seven methods of killing kylie jenner

seven methods of killing kylie jenner

seven methods of killing kylie jenner Production Photo (Credit: Myah Jeffers)

The Royal Court Theatre prides itself on cultivating emerging writers and voices who have something to say about the State of the Nation. The premise of Lee-Jones’ debut, seven methods of killing kylie jenner,  definitely lives up to the tradition of Royal Court Theatre’s ethos of championing unorthodox, unconventional political plays.

This is in many ways a morality play on Blackness and the many identities within this, such as queer Black people and dark-skinned Black women. However, Lee-Jones’ discussion about rich white American influencers profiting off Blackness while discriminating against the women they copy feels foreign on a British stage. Running at 90 minutes, the play is chock full of one-liners, fit for a 240 character tweet, and theoretical buzzwords. At times, it feels like skimming  from discourse to discourse (from misogynoir to homophobia in Black communities) stops the audience from ever becoming critically engaged with the matters at hand – not a problem necessarily, except for the majority of the audience is white. Leanne Henlon’s ability to glide through the dialogue as Cleo brings to life what could easily be clunky dialogue. Reading that this production was a revised script has me worrying what the pace of the earlier seven methods must have felt like?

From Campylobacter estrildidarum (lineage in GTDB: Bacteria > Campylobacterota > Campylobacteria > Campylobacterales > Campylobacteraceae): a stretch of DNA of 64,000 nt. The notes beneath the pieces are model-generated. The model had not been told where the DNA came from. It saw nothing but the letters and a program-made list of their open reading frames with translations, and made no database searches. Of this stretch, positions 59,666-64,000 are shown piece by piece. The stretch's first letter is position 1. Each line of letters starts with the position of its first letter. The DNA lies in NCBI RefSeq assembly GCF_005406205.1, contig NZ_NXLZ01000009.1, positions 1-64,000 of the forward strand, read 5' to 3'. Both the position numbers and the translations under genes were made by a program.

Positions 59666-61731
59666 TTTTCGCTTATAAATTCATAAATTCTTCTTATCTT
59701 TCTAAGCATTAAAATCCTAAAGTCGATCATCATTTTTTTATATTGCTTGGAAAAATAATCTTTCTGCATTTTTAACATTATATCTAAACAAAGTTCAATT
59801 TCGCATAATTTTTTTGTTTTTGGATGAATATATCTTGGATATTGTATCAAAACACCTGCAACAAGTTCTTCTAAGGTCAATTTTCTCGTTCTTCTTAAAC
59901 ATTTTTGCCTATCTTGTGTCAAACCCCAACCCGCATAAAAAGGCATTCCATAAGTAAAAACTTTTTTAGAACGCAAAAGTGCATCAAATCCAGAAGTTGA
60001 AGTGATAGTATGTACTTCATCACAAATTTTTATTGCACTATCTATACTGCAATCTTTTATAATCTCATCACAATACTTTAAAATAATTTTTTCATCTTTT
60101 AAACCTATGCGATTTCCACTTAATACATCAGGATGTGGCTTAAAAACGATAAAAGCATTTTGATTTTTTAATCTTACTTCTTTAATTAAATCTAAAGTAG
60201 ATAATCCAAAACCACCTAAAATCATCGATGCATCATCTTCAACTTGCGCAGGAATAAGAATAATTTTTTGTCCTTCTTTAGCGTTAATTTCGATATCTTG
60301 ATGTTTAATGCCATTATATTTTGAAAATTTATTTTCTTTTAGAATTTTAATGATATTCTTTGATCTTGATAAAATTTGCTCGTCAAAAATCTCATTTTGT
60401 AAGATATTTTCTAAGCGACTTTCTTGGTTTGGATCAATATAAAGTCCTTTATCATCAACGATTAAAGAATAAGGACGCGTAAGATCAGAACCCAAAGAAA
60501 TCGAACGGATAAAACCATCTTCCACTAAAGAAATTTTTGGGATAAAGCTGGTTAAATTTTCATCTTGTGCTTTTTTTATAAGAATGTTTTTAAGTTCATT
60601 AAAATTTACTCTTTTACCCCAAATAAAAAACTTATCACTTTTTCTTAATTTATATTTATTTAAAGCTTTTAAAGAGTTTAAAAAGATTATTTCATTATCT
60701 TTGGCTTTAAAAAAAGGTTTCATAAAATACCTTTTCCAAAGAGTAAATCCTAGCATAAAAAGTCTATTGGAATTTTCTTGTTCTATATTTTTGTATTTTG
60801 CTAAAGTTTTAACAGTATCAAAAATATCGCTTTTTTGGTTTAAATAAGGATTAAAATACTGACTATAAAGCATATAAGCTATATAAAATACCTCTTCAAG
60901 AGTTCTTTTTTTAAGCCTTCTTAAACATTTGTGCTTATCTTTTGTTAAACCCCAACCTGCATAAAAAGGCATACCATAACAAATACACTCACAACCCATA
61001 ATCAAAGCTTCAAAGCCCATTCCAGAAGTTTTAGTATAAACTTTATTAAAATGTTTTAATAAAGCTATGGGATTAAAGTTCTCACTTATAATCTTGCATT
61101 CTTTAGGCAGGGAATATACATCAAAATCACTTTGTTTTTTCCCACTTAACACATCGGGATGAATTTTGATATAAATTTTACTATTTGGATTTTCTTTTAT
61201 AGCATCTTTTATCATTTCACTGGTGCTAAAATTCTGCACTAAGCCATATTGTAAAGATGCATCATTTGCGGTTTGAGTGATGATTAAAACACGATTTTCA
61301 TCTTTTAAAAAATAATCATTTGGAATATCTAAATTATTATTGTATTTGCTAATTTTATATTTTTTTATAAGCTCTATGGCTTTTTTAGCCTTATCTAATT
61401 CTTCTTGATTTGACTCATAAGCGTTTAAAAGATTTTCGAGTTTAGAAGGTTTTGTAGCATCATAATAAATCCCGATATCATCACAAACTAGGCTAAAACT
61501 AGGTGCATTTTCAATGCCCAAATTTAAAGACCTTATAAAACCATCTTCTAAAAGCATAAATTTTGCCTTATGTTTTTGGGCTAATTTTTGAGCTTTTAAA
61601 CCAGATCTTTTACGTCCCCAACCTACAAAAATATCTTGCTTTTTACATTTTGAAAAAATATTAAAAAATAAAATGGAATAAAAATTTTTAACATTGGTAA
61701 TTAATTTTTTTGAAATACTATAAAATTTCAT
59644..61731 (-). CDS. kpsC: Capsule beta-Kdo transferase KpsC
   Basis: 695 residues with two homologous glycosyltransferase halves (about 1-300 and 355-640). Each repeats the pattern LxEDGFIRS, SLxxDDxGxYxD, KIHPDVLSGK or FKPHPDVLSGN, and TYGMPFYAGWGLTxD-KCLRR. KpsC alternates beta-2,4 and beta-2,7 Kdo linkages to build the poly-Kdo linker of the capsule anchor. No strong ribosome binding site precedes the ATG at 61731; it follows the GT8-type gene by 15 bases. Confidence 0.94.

seven methods is commendable for its astute and fervent commentary on race, gender, and class (in America? In Britain?), but is always on the verge of sacrificing substance for style, especially when it comes to the Twitterludes. Turning the platform Twitter into a physical space is no doubt a difficult feat, and has been rendered innovatively in this production. Director Milli Bhatia’s interpretations of these Twitterludes are fun, even if the different accents that Cleo and Kara switch between aren’t always comprehensible, and even if it gets a little hard to separate between the quote tweets, the replies, the gifs as the speed and intensity ramps up during the production. In many respects, though, this edge on which you feel during the Twitterludes emulates the feeling of missing out on the latest Discourse on Twitter because your phone has refreshed too quickly. Rajha Shakiry’s set design infers this as well – as the ropes begin falling from the huge tree that dominates the stage, racists find her tweets, the death threats against Cleo snowball and she loses all control. 

If you’re well versed in Black Twitter/Tumblr, then this is the play for you.

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